Potentially losing pro-am revenue for charities and prep time for players are just a few of the potential pratfalls. As I often warn fans: Some ideas might sound great to you, but you’ve gotta remember that you’re not the highest priority here. From TV rights holders to sponsors to the players themselves, new ideas have to work for everyone involved. I’m not shooting down the idea of all September through January events being played on off-peak days to avoid NFL games; I’m just saying that it’s not as easy as doing what works best for the fans.
5. Rahmania running wild
I’m starting to think Jon Rahm kind of likes Torrey Pines. He won here in 2017, won the U.S. Open last year and he’s been in the mix in all but one appearance at this venue.
My biggest takeaway on Rahm this week is more about the fact that he looked like he had something closer to his C-game than his best stuff and still kept himself in serious contention for the title. Some might contend that this is just a testament to his fortitude on this specific venue, but I think Rahm’s performance should scare the hell out of some of his fellow elite-level players.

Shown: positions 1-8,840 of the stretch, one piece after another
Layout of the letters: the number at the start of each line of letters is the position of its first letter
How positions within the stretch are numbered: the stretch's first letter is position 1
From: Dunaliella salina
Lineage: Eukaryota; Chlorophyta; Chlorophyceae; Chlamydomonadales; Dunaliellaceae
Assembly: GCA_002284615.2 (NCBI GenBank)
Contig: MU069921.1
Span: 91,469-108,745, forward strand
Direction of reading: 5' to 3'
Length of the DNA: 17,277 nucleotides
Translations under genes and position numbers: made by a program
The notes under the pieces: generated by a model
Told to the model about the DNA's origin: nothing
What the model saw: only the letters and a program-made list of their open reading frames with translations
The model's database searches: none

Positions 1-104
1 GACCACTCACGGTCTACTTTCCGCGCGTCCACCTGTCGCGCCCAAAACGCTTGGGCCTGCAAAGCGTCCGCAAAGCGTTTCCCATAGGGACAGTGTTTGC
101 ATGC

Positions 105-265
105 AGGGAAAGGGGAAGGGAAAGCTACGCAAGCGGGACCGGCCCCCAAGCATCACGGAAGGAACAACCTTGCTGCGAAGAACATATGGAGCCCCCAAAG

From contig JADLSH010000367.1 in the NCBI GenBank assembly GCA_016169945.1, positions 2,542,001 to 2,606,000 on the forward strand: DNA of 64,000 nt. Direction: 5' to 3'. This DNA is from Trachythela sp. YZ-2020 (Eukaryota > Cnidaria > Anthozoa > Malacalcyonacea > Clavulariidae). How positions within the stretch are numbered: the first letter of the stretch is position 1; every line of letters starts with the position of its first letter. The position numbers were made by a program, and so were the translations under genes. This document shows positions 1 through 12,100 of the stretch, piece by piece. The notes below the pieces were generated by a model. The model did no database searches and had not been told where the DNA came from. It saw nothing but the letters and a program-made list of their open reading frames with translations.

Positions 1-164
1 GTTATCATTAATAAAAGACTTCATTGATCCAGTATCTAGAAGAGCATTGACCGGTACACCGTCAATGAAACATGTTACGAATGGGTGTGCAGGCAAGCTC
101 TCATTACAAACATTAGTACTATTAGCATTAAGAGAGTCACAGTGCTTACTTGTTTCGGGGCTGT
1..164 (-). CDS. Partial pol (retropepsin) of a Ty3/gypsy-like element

Lots of guys can win with their A-game, but it really speaks volumes when there’s someone who can (almost) win with something less than that. The world’s No. 1-ranked player has proven he’s capable of hanging in there, even when he doesn’t quite have it firing on all cylinders.
6. It wasn’t Jason’s Day
Sorry to steal a Nantz-ian line there, but those who only started watching golf in the last 3-4 years probably think the Jordan Spieth roller-coaster is the biggest stomach-upheaval in golf. It’s been a while, but Saturday’s final round was a reminder that Jason Day can fluctuate at a moment’s notice like the stock market.
His 14th-hole eagle hole-out was electrifying, but his back-to-back bogeys on 16 and 17 were equally frustrating. That said, the game is better when Day is playing his best golf and there are now signs that he’s at least on the right track. I’d expect some more good things from him coming soon. Speaking of which …
7. Sifting through the Pebble